Riotoro CR1080 Full ATX Mini Tower Case Review

Early Verdict

The Riotoro CR1080’s small size and full ATX capacity is attractive for building a compact gaming system. As-delivered performance suffers for scarcity of fans, and builder must pay special attention to the size of the components they choose for their compact gaming build.


  • +

    Compact mini-tower external dimensions

  • +

    Room for oversized motherboards up to 11.7” deep, behind front fans

  • +

    Supports 2x 120mm radiator on front panel

  • +

    Supports a 10.6”-deep ‘EATX Gaming’ motherboard and a 1”-thick radiator simultaneously.


  • -

    Max card length 11.7” (with front fans)

  • -

    Max Power Supply Length 7.3”

  • -

    Max cooler height 4.6” to 5.1”, depending on width

  • -

    Includes only one case fan.

Why you can trust Tom's Hardware Our expert reviewers spend hours testing and comparing products and services so you can choose the best for you. Find out more about how we test.

Re-Introducing The Full ATX Mini Tower

Riotoro calls its shortest Full ATX case a mid-tower while bragging about how compact it is. Our How To Build A PC reference article has historically defined a mid-tower as a case tall enough to support an ATX motherboard and PS/2 power supply stacked over each other, and a full tower as a case with enough space for two power supplies above and/or below an ATX motherboard. This works out to a mid-tower range of around 16” to 20", with fans, feet, and component clearance adding about an inch to real-world dimensions. It's not until we break under 16", or over 21", that we start to waffle about what format a case uses.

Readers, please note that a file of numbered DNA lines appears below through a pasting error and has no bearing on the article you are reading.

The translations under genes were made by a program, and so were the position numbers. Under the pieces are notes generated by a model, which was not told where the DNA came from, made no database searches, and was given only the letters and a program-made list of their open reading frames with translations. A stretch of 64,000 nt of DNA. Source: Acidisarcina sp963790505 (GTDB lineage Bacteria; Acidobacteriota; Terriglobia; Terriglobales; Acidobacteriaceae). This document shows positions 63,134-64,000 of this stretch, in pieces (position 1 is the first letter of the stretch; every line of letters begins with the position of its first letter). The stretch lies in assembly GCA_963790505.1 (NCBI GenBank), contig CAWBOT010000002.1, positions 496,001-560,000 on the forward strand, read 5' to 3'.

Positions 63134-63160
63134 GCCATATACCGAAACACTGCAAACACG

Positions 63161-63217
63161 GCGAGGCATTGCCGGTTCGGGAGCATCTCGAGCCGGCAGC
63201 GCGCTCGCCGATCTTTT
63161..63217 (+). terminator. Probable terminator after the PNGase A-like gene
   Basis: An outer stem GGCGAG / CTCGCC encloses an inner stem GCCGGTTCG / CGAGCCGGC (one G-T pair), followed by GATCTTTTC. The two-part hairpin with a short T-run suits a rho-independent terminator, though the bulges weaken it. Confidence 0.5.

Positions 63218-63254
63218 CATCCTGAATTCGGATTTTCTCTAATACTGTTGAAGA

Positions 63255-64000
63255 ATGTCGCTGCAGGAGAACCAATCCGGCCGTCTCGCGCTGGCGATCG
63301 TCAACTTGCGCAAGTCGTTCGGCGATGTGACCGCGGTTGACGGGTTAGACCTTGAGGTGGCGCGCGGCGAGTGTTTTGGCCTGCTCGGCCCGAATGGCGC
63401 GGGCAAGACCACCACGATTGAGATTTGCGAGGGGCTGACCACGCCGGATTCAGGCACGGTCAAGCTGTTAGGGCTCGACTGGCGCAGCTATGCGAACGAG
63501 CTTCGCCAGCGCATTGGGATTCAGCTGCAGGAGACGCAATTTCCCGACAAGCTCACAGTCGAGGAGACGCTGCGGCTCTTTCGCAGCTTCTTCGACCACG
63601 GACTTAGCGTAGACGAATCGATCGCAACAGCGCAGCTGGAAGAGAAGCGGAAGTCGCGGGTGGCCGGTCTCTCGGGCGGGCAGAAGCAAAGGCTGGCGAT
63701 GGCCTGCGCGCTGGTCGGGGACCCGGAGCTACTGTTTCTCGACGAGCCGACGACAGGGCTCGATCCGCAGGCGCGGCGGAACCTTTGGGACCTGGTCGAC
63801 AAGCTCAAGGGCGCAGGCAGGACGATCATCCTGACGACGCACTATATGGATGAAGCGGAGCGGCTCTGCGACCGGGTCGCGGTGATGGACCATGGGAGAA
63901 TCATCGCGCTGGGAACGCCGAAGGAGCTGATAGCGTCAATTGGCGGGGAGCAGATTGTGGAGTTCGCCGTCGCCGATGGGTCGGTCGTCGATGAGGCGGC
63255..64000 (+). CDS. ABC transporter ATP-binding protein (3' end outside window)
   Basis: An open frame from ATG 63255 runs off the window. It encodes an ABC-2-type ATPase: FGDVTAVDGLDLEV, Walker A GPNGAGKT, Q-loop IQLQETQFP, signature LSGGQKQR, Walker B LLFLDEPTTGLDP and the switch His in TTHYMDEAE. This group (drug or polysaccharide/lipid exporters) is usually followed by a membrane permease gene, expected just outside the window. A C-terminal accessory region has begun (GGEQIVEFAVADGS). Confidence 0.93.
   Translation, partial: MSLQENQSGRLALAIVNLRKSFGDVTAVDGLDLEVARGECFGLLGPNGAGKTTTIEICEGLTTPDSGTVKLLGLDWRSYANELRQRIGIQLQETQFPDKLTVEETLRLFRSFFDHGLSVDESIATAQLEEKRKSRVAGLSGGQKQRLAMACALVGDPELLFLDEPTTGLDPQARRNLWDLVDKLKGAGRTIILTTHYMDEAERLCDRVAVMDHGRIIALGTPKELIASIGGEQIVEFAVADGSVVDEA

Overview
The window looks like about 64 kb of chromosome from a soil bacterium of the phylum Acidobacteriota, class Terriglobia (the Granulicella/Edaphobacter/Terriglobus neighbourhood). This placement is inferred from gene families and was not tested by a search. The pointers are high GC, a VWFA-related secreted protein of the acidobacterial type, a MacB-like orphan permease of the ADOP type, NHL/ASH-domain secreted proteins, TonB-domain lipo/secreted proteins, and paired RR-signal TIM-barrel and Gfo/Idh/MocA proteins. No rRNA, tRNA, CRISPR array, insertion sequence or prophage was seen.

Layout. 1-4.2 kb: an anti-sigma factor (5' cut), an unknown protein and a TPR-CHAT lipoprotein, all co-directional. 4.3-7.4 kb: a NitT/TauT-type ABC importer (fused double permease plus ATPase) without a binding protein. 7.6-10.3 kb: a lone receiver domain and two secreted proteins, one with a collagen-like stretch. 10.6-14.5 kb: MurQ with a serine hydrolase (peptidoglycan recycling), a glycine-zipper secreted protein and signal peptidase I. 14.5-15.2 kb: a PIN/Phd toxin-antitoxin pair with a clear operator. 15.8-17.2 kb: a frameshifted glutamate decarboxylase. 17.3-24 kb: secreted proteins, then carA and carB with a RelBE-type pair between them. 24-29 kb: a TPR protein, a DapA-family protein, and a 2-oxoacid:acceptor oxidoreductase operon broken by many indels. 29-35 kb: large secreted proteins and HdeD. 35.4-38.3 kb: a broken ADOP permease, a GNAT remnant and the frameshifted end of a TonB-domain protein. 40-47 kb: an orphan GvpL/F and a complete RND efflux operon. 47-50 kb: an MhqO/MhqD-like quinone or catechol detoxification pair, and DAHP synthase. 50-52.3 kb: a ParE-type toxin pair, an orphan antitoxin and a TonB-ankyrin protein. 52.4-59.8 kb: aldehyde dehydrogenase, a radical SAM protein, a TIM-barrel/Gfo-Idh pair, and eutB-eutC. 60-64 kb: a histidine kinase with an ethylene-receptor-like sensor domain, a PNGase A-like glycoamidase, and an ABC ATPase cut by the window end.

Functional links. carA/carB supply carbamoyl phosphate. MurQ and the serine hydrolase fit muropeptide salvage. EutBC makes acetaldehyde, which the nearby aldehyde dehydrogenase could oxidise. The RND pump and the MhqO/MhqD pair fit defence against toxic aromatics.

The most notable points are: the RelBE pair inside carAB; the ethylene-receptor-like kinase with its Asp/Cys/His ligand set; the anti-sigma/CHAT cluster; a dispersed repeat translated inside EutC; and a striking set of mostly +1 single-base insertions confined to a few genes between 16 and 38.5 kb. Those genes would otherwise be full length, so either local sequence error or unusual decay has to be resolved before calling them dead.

Because Riotoro places the power supply behind the motherboard tray, it didn't need to worry about component stack height in its CR1080 design. Going back to HP Pavilion ATX mini-towers of the 1990s, side-by-side power supply placement reduces a case design's minimum height by 3.375". Adding space for a thick card cooler on the top end and a pair of fans on bottom, Riotoro finalized on a mini-tower 14.2” height.

The CR1080 front panel has a 5.25” bay (which is still useful for things like fan controllers and O/C control panels), and front-panel ports are located just behind it on the top panel. Surrounded by a ring-of-fire power LED, these include two USB 3.0 ports, headphone and microphone jacks, intermingled with power and reset buttons, and an HDD activity LED.

Unlike the Pavilion-style cases that had the power supply placed over the CPU cooler, the CR1080 puts it behind the motherboard tray. Riotoro added a ½” bubble to the side panel window to create additional CPU cooler clearance. The case has only the standard seven slots, and its 80mm fan mount is empty. Two knock-outs below the fan mount provide a pass-through option for the tubing of external liquid coolers, and the power supply’s intake vent is seen on the left-side panel.

MORE: Best Deals
MORE: Hot Bargains @PurchDeals

The Riotoro CR1080’s Other Half

With side panels off, we can see that the power supply bay is fairly large, with drive bays residing above it. An 80mm fan mount is also seen on the front panel, and keen-eyed readers will even notice a spot on the back of the motherboard tray for another 2.5” SSD.

A closer look reveals that the swing-out rear drive tray can hold 2.5” drives on both its top and bottom, or a 3.5” drive on top and a 2.5” drive on bottom. Meanwhile, the slide-in front tray supports a single drive in either 3.5” or 2.5” formats. Three of the 2.5” drive mounting holes on the motherboard tray are visible below the 5.25” bay.

Builder’s who’d like to use the motherboard tray’s 2.5” drive mount will want to mount that drive before they install a motherboard, as a standard ATX motherboard will cover two of the drive’s mounting screw heads. At 12.7” deep, the tray is large enough to hold 10.6”-deep enthusiast boards that are often labeled EATX, and this will still leave 2.1” for front fans and a radiator in that configuration.